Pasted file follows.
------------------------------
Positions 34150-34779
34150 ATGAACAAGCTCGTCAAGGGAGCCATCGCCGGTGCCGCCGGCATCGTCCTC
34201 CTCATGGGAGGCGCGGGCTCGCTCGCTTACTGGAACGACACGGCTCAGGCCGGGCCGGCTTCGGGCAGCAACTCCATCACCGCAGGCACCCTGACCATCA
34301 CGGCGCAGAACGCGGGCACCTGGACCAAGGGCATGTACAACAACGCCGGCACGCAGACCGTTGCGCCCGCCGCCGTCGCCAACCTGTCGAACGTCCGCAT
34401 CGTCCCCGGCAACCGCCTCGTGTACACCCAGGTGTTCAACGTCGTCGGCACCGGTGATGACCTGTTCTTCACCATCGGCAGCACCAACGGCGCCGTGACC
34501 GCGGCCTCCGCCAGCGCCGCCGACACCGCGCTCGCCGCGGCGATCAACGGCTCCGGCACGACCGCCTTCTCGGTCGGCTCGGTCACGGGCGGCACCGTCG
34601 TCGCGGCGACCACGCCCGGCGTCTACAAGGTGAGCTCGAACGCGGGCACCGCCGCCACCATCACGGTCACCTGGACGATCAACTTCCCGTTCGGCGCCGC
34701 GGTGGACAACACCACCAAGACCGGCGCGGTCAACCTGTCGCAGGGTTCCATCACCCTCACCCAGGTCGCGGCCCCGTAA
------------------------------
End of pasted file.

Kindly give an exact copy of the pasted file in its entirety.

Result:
Positions 34150-34779
34150 ATGAACAAGCTCGTCAAGGGAGCCATCGCCGGTGCCGCCGGCATCGTCCTC
34201 CTCATGGGAGGCGCGGGCTCGCTCGCTTACTGGAACGACACGGCTCAGGCCGGGCCGGCTTCGGGCAGCAACTCCATCACCGCAGGCACCCTGACCATCA
34301 CGGCGCAGAACGCGGGCACCTGGACCAAGGGCATGTACAACAACGCCGGCACGCAGACCGTTGCGCCCGCCGCCGTCGCCAACCTGTCGAACGTCCGCAT
34401 CGTCCCCGGCAACCGCCTCGTGTACACCCAGGTGTTCAACGTCGTCGGCACCGGTGATGACCTGTTCTTCACCATCGGCAGCACCAACGGCGCCGTGACC
34501 GCGGCCTCCGCCAGCGCCGCCGACACCGCGCTCGCCGCGGCGATCAACGGCTCCGGCACGACCGCCTTCTCGGTCGGCTCGGTCACGGGCGGCACCGTCG
34601 TCGCGGCGACCACGCCCGGCGTCTACAAGGTGAGCTCGAACGCGGGCACCGCCGCCACCATCACGGTCACCTGGACGATCAACTTCCCGTTCGGCGCCGC
34701 GGTGGACAACACCACCAAGACCGGCGCGGTCAACCTGTCGCAGGGTTCCATCACCCTCACCCAGGTCGCGGCCCCGTAA